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Freedom in the World

Freedom in the World 2018

Marshall Islands


Scoring Key: X / Y (Z)
X = Score Received
Y = Best Possible Score
Z = Change from Previous Year

Full Methodology

Freedom Status: 

Freedom in the World Scores

(1=Most Free, 7=Least Free)

Quick Facts

Press Freedom Status: 

The Republic of the Marshall Islands is a stable democracy with regular, competitive elections, an independent judiciary, and a free press. Civil liberties are generally respected. Persistent problems include corruption, gender discrimination, and domestic violence.

Key Developments in 2017:

  • In June, the Finance Ministry completed its annual audit of government finances on time for first time since 2011.
  • Mattlan Zackhras, minister in assistance to the president and a parliament member since 2004, died of heart failure at age 47 in August. David Paul was named to replace him in the cabinet in October.
Political Rights and Civil Liberties: 



A1.      Was the current head of government or other chief national authority elected through free and fair elections? 4 / 4

The president, who is elected by the unicameral legislature from among its members for four-year terms, nominates fellow lawmakers to serve as cabinet ministers, and they are formally appointed by the parliament speaker.

In January 2016, following legislative elections in November 2015, Casten Nemra was elected president by a narrow margin with support from the governing Aelon Kein Ad (AKA) party. However, he lost a confidence vote only two weeks later after shifts in party affiliation gave the opposition Kien Eo Am (KEA) party a majority. Hilda Heine was chosen to replace Nemra.

Mattlan Zackhras, the minister in assistance to the president, died suddenly of heart failure in August 2017. David Paul was named to replace him in October.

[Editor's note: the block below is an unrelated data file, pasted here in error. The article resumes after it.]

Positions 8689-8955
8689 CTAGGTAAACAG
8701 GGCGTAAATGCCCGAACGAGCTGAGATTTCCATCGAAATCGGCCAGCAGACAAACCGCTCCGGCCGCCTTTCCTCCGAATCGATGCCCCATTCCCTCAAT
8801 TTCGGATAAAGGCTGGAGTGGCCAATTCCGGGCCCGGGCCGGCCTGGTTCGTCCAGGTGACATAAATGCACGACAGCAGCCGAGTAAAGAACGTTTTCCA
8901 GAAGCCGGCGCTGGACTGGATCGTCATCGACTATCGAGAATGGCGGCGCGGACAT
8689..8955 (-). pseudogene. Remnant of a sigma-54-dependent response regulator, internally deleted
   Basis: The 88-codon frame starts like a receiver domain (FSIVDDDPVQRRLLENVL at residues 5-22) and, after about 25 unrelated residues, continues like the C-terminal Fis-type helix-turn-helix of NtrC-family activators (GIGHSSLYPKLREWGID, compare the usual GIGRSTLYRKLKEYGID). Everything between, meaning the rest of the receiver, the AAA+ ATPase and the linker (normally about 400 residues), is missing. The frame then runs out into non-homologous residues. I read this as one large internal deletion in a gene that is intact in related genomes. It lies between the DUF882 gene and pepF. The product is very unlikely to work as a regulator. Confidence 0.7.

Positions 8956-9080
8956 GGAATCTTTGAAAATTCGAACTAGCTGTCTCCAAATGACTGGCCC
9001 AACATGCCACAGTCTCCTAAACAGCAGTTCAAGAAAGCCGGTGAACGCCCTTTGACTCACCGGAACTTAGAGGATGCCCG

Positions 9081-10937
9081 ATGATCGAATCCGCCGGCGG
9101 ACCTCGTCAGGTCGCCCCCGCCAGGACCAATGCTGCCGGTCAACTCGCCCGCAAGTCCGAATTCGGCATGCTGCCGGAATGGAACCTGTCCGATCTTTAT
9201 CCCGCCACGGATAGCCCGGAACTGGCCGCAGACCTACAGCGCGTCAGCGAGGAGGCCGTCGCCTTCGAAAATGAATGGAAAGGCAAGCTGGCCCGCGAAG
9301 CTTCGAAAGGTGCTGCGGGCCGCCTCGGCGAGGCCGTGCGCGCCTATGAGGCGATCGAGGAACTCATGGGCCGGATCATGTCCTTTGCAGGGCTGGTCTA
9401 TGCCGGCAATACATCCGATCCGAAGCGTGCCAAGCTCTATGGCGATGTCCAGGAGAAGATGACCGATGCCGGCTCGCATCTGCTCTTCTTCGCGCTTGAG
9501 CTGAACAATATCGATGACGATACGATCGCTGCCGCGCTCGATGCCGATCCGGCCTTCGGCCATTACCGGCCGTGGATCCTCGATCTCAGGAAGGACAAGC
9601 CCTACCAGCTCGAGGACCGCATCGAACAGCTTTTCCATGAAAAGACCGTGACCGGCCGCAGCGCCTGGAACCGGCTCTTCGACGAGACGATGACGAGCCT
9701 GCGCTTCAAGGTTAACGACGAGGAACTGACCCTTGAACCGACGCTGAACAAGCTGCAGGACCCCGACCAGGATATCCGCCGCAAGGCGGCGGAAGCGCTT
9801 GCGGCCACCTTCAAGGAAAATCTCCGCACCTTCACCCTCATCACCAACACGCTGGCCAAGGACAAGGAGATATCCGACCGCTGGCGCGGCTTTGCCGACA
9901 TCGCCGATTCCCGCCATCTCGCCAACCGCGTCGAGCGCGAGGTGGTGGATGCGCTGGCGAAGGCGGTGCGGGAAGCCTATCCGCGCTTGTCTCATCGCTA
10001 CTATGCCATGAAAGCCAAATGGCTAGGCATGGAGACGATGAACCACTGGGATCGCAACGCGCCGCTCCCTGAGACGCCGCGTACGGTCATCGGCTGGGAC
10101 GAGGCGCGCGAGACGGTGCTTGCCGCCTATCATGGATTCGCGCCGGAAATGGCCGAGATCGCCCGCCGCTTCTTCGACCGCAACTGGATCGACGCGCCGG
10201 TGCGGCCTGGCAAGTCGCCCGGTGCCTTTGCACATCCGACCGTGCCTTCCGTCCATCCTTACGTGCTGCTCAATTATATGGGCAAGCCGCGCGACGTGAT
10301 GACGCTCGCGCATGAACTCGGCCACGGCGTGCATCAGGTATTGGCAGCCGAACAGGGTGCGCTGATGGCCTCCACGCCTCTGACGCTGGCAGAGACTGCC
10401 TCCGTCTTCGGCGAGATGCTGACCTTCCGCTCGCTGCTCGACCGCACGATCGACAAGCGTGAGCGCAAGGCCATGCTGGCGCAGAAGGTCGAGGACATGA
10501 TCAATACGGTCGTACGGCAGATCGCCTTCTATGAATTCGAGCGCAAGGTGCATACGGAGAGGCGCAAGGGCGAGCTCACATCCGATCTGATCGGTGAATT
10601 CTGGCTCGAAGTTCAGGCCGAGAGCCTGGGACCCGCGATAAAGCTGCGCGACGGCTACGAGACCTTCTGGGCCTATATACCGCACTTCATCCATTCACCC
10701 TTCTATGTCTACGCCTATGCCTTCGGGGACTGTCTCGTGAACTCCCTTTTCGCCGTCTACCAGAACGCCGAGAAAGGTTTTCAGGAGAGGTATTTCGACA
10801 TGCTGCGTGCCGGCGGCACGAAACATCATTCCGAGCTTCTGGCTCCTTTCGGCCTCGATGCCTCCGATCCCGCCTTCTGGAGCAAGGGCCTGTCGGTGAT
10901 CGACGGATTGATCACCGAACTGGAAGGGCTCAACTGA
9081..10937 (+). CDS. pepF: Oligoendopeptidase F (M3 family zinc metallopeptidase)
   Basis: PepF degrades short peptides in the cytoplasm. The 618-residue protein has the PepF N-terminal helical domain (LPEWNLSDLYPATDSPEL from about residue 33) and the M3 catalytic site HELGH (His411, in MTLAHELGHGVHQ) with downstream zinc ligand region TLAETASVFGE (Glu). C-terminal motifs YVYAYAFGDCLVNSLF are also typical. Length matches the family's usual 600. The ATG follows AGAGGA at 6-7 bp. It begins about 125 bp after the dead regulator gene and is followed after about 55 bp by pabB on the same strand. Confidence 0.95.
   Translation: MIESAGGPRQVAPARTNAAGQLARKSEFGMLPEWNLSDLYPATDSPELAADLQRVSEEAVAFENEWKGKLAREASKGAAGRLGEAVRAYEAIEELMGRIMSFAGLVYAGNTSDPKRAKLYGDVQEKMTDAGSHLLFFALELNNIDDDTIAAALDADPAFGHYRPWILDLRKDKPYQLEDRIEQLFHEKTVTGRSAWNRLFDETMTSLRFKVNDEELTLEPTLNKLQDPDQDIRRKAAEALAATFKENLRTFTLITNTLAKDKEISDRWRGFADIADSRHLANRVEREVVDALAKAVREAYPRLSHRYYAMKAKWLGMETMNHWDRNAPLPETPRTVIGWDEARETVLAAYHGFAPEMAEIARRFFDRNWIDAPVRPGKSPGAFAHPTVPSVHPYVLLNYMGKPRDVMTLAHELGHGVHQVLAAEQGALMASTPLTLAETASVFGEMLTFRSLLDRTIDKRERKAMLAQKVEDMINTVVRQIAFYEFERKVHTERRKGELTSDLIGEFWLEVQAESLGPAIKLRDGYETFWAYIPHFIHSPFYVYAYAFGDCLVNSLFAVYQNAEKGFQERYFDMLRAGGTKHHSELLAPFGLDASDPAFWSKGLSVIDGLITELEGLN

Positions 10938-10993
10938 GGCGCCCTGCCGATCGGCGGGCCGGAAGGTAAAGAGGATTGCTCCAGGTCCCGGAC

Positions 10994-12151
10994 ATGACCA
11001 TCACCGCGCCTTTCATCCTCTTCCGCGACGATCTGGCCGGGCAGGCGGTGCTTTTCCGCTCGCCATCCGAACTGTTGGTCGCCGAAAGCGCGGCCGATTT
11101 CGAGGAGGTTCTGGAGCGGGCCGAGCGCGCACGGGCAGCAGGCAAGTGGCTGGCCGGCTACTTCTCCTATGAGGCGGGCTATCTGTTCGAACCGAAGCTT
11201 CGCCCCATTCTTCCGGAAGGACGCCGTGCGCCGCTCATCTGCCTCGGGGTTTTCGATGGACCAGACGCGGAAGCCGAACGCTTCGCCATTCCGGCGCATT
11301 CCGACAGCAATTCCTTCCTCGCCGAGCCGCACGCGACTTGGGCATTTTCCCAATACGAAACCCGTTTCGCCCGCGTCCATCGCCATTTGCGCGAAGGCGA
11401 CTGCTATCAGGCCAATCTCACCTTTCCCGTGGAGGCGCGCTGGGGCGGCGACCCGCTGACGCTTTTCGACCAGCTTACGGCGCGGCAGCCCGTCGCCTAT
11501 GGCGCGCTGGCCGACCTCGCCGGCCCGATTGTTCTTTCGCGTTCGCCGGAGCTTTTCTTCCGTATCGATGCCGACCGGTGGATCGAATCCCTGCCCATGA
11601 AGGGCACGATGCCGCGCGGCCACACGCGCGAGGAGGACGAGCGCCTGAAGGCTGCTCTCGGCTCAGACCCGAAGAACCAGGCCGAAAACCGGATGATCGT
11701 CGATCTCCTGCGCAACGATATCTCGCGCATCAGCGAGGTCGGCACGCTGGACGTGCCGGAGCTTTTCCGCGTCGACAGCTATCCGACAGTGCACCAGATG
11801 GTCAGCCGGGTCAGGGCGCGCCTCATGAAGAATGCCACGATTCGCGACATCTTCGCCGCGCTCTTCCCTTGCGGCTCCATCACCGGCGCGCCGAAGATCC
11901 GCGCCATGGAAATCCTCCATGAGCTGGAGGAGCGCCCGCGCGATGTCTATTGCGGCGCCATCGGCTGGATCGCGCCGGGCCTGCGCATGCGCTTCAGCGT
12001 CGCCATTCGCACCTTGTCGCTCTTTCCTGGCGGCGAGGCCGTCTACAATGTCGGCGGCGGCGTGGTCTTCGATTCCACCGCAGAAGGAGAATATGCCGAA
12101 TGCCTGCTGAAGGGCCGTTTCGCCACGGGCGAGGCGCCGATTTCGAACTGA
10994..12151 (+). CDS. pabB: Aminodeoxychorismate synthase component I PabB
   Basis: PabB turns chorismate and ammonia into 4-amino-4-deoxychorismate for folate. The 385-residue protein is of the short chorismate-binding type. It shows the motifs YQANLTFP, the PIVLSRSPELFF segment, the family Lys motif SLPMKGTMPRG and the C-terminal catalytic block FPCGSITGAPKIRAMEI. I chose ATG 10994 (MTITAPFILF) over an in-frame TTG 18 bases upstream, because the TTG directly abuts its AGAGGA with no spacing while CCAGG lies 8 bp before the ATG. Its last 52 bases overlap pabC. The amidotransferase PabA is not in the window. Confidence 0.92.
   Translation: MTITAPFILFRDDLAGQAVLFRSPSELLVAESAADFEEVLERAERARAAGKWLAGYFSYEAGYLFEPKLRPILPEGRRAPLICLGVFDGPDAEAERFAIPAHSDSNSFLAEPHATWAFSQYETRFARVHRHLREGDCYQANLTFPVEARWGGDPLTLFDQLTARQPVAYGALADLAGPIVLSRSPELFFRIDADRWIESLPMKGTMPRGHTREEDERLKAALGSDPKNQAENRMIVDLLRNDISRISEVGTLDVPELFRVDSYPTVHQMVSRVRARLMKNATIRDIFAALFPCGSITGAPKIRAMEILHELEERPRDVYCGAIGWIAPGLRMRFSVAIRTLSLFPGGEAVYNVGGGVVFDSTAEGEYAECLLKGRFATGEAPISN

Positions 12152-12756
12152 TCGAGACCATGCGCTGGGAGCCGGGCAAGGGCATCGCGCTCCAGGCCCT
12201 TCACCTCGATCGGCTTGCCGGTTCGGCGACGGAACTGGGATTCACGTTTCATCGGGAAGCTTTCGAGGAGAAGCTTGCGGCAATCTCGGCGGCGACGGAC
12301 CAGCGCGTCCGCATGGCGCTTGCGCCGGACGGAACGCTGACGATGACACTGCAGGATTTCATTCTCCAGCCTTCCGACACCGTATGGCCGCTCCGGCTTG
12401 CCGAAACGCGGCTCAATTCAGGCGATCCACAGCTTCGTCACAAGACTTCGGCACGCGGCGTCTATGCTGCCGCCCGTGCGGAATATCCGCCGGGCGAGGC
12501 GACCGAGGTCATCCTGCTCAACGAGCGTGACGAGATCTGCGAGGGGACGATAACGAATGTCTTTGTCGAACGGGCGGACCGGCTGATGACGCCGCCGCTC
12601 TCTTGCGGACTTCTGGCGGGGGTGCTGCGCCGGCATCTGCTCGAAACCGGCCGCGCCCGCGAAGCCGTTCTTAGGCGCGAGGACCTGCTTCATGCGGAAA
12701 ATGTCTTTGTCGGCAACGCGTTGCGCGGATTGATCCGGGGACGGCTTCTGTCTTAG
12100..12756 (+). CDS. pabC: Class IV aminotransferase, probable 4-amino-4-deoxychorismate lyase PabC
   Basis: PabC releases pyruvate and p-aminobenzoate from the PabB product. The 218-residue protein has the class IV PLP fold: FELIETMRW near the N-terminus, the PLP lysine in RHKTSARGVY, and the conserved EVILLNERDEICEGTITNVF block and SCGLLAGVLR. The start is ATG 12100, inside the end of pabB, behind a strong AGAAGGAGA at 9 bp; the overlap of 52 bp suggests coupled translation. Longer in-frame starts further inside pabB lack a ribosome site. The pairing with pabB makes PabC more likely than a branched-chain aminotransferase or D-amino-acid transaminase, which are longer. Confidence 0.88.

A2.      Were the current national legislative representatives elected through free and fair elections? 4 / 4

The parliament, known as the Nitijela, consists of 33 members, with 19 directly elected in single-member districts and five in multimember districts with between two and five seats. Elections are officially nonpartisan, and lawmakers are free to form alliances and change party affiliations after taking office.

The 2015 elections featured significant turnover, with 14 of the 33 seats changing hands. The results were a blow to the government of incumbent president Chris Loeak, who saw about half of his cabinet members voted out of office. There were no reports of violence or complaints of fraud or irregularities. Voter turnout was lower than usual at 46 percent, though some observers suggested that the list of registered voters was inflated with deceased citizens, making the turnout figure artificially low.

A3.      Are the electoral laws and framework fair, and are they implemented impartially by the relevant election management bodies? 4 / 4

The constitutional and legal framework provides for democratic elections, and it is implemented impartially.


B1.      Do the people have the right to organize in different political parties or other competitive political groupings of their choice, and is the system free of undue obstacles to the rise and fall of these competing parties or groupings? 3 / 4

Although political parties compete freely, they tend to function as loose coalitions among lawmakers, and party switching is common. Parliamentary candidates formally run without party affiliations.

B2.      Is there a realistic opportunity for the opposition to increase its support or gain power through elections? 4 / 4

The country has an established record of democratic transfers of power between rival party groups. Some governments have been replaced as a result of elections, while others have been toppled by no-confidence votes like that which brought Heine to power in 2016.

B3.      Are the people’s political choices free from domination by the military, foreign powers, religious hierarchies, economic oligarchies, or any other powerful group that is not democratically accountable? 4 / 4